Pearson and Large, p. 40. It is useful to note that the English word “arraign” is derived from Old French and Latin, to reason. The “reasonable” spider in Jolas’s text is therefore lost to him, linguistically and emotionally.
 Claude Lévi-Strauss, The Savage Mind (Chicago, IL: University of Chicago Press, 1970), pp. 204-8.
 Dorothy Boillotat, “Decaying”, transition 19/20 (June 1930): 48-52 (p. 52).
 Jolas writes, for example: “We need the word of sleep, the word of half-sleep, the word of chemistry, biology, the automatic word of the dream, etc. With this must go the attempt to weaken the rigidity of the old syntactic arrangements. The new vocabulary and the new syntax must help destroy the ideology of a rotting civilization” (Jolas, “Super-Occident”, p. 15).
 Hans Arp, “Notes from a Diary”, transition 21 (March 1932): 190-94 (p. 190).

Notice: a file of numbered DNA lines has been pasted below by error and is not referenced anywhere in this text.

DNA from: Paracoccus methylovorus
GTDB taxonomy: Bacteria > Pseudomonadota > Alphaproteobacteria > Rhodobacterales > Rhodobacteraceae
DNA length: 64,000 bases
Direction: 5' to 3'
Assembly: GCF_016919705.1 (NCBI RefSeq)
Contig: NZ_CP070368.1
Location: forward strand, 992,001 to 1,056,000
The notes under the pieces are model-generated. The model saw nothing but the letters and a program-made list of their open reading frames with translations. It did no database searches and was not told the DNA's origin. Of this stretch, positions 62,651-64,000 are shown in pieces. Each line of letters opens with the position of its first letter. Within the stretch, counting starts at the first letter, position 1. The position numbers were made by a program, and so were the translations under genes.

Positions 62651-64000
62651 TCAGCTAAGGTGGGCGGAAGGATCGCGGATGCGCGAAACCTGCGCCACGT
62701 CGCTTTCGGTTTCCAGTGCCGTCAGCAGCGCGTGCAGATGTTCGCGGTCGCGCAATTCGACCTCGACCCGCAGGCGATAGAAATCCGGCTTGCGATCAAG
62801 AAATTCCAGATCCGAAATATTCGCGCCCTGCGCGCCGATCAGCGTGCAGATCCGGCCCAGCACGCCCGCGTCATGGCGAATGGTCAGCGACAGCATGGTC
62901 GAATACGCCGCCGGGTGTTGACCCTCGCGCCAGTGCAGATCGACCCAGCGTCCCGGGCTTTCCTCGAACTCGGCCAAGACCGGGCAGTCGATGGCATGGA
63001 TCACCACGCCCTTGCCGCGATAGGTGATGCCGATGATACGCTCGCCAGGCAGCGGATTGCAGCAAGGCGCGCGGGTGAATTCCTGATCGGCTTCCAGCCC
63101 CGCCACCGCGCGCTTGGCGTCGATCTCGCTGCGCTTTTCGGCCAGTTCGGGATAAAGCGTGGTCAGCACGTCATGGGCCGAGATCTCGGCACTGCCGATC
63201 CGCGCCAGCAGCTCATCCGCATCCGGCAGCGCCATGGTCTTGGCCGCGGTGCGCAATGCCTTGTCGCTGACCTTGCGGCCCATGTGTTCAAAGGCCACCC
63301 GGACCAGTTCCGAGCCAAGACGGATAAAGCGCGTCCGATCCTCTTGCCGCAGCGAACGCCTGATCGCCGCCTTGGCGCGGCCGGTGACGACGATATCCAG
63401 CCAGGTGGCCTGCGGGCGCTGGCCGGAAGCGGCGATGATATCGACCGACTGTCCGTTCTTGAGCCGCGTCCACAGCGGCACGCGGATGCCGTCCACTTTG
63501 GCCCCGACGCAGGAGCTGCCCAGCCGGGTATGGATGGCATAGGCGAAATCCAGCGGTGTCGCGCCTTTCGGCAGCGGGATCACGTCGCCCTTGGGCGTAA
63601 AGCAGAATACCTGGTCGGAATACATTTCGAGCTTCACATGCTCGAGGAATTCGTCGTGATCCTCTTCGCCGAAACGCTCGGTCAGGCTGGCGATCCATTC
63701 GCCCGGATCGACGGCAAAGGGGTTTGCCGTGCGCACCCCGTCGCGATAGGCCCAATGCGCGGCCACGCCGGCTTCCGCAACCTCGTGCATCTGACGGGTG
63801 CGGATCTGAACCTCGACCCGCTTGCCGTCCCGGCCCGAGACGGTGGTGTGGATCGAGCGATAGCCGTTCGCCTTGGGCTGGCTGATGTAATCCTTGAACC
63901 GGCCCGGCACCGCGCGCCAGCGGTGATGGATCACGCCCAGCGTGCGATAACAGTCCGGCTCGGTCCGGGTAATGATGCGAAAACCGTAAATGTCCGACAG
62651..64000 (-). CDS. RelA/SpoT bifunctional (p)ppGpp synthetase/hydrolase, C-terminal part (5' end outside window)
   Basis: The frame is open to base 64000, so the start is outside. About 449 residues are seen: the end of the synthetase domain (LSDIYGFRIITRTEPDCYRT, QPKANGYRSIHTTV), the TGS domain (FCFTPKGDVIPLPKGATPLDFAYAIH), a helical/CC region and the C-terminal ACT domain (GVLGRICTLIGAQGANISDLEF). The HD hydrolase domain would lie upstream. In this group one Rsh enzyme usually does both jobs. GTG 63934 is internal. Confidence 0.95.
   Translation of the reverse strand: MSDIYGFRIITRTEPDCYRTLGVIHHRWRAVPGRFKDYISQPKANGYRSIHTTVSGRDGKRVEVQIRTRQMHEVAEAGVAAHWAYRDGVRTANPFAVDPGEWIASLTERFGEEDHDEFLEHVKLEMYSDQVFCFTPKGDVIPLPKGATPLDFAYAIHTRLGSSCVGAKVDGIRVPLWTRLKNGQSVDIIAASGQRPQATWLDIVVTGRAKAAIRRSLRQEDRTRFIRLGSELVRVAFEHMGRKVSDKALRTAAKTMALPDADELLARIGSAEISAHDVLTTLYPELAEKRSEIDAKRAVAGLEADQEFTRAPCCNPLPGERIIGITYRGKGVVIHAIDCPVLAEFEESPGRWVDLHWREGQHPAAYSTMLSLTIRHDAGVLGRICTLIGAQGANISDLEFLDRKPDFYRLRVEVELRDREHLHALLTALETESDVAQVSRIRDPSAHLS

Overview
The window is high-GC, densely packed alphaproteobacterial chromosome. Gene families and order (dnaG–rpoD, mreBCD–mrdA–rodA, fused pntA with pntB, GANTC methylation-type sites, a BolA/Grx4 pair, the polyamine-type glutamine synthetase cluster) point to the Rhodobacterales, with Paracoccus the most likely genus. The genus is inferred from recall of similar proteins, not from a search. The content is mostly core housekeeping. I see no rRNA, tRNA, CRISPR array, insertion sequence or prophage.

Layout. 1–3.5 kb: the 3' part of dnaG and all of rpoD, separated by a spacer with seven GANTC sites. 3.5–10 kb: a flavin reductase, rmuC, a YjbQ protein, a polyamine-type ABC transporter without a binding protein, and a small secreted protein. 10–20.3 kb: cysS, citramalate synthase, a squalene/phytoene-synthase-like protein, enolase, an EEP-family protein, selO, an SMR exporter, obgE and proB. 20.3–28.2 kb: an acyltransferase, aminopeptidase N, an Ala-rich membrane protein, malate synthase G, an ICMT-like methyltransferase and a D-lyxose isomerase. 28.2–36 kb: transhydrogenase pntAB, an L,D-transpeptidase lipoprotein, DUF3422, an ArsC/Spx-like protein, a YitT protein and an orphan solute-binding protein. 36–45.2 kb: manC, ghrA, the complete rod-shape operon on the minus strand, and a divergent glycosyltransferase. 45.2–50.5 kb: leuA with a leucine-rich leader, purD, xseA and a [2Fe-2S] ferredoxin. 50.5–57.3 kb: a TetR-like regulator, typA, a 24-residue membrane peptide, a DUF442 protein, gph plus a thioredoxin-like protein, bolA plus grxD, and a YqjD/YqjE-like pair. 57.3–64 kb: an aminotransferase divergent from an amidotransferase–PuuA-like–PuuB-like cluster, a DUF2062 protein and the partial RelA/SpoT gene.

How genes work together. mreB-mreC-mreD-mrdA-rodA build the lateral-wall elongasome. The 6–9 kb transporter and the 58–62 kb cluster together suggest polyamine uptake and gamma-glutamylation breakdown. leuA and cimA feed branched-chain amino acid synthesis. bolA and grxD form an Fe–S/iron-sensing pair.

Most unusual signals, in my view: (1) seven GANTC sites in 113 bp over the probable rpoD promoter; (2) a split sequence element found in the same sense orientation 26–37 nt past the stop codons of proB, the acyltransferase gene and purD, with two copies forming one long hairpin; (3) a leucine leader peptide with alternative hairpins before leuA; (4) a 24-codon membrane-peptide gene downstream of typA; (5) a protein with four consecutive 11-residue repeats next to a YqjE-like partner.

Arp, “Notes from a Diary”, p. 190.
 Elizabeth Kuhn, “Towards an Anti-Humanism of Life: The Modernism of Nietzsche, Hulme and Yeats”, Journal of Modern Literature 34.4 (Summer 2011): 1-20 (p. 7).
 Tyrus Miller, Late Modernism: Politics, Fiction, and the Arts Between the World Wars (Berkeley: University of California Press, 1999), p. 64. See also Tyrus Miller, “Dismantling Authenticity: Beckett, Adorno, and the ‘Post-War’”, Textual Practice 8 (1994): 43-57.
 Miller, Late Modernism, p. 64.
 Céline Mansanti, “Between Modernisms: Transition (1927-38)”, in Brooker and Thacker, eds, The Oxford Critical and Cultural History of Modernist Magazines, 2.718?36 (p. 720).
 Collier, “What Is Modern Periodical Studies?”, p. 108.
 George Lakoff and Mark Johnson, Metaphors We Live By (Chicago, IL and London: University of Chicago Press, 1980).
 Norris, Beasts of the Modern Imagination, p. 20.